Uncertainty surrounds income tax offset, think-tank warns scrapping it leaves most worse off

By Jackson Graham

February 16, 2022

Treasurer Josh Frydenberg says Australia needs to be part of international commitments for greenhouse gas emissions to be cut to net zero by 2050. 
Treasurer Josh Frydenberg. (AAP Image/Lukas Coch)

Federal treasurer Josh Frydenberg says the government is yet to make a decision on whether it will keep the low- and middle-income tax offset, as a think-tank highlights cutting it would leave most taxpayers worse off. 

Frydenberg said this week he would not preempt what was in next month’s budget but highlighted the offset responded to “particular economic circumstances we faced at the time” when it was introduced for the 2018-19 financial year. 

It followed Nine’s papers reporting the offset could be cut because of growing inflation pressures. 

Matt Grudnoff, of the left-leaning Australia Institute, says in new research that scrapping the offset in the 2022-23 financial year would lead to 90% of taxpayers paying more tax. 

“The net effect of the two tax changes will be that the two-thirds of taxpayers on less than $90,000 a year are worse off, while the third of taxpayers on more than $90,000 a year are better off,” Grudnoff said.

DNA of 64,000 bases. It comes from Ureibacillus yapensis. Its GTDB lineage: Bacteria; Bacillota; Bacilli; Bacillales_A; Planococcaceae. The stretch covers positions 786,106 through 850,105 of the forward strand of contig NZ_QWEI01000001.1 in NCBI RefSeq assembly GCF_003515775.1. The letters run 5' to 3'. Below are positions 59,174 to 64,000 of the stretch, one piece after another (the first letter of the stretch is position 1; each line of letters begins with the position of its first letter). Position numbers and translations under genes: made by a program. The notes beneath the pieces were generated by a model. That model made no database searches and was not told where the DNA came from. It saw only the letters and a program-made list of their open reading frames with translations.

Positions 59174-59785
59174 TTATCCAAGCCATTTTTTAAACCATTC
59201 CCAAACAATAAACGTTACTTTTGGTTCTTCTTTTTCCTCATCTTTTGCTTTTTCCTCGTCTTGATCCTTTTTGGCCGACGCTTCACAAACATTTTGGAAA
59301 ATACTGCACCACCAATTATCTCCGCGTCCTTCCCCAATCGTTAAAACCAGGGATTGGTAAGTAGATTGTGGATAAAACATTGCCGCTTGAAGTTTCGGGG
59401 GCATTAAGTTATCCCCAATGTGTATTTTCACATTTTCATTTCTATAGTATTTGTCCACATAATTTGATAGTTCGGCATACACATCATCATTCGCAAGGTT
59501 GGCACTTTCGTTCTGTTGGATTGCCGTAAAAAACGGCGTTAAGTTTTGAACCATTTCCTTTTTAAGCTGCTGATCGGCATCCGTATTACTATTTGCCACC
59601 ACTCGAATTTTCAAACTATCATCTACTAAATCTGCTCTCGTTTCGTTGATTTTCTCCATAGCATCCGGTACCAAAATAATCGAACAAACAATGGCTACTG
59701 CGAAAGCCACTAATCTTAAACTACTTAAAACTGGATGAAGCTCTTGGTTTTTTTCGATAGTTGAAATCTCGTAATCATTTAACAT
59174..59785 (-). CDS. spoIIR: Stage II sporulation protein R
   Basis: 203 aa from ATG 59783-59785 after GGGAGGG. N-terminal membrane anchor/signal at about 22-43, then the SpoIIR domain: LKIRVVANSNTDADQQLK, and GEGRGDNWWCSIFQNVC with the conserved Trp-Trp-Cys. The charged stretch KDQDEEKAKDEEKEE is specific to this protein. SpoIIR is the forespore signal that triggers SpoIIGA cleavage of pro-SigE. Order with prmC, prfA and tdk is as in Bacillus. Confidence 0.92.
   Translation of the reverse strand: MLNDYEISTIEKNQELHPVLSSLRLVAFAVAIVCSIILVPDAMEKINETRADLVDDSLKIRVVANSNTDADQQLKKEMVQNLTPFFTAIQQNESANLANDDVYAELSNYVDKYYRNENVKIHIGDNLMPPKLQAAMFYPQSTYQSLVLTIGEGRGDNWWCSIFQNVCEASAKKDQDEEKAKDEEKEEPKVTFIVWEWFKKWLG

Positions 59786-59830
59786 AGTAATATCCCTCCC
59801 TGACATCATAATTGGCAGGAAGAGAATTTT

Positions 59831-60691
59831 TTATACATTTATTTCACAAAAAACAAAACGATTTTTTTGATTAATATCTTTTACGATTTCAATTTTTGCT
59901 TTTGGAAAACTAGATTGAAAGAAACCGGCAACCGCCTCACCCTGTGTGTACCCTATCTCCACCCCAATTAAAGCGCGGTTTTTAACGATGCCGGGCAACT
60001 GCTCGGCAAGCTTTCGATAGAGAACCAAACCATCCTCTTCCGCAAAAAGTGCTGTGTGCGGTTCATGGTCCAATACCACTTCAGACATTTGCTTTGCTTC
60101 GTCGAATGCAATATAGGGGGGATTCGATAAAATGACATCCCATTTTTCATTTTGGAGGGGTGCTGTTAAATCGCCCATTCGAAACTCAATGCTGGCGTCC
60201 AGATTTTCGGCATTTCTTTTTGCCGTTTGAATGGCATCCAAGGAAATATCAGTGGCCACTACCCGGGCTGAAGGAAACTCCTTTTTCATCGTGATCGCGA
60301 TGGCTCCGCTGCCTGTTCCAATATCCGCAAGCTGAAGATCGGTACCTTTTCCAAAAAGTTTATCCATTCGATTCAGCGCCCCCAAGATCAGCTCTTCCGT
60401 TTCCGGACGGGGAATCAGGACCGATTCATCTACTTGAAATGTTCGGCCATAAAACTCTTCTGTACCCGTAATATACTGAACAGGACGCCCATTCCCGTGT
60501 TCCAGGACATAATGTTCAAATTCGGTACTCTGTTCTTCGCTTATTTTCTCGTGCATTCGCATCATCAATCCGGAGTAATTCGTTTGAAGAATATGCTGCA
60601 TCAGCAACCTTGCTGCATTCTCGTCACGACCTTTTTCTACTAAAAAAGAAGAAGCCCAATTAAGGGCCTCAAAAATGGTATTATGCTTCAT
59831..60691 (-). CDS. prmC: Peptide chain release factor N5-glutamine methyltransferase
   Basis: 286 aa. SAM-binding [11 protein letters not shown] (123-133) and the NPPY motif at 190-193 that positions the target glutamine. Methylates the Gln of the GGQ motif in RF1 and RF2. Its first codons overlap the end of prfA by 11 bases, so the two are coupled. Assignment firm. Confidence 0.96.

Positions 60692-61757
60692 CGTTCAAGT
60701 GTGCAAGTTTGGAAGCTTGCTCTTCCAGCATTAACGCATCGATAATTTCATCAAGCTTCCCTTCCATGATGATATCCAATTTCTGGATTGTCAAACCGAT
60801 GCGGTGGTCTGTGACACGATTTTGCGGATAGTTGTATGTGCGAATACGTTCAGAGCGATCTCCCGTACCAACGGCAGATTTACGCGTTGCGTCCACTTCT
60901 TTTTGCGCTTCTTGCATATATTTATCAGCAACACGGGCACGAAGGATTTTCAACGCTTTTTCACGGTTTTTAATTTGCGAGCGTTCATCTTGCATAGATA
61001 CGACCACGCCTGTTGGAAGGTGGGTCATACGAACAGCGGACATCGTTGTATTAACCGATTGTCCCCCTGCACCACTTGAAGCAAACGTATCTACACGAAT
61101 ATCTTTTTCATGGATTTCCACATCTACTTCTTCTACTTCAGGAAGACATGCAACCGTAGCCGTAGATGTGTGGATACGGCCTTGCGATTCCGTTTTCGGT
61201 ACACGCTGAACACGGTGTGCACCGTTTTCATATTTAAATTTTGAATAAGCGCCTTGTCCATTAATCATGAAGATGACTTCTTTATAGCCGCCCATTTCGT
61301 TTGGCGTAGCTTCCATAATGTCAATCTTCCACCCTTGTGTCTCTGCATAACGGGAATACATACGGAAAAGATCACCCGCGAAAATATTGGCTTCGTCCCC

His analysis finds the electorates with the biggest proportion of taxpayers receiving the most benefit from the current offset are held by Labor. 

The government has also committed to bring in “stage three” tax cuts in July 2024, when the top tax bracket will increase from $180,001 to $200,001, and lower the income tax rate to 30% for a wider bracket between $45,001 and $200,000.

Grudnoff points out the biggest gains from these tax cuts are for high-income earners, while National Party electorates are unlikely to benefit overall. 

“The top 10% of taxpayers get most of the tax cut (53%), while the bottom 20% of taxpayers get nothing,” he says. 

Frydenberg said earlier this week that new Tax Office and Treasury analysis showed young women had benefited most from the government’s tax cuts. 

They have benefited from the various initiatives that we’ve had in place, like the lower- and middle‑income tax offset,” he said. 


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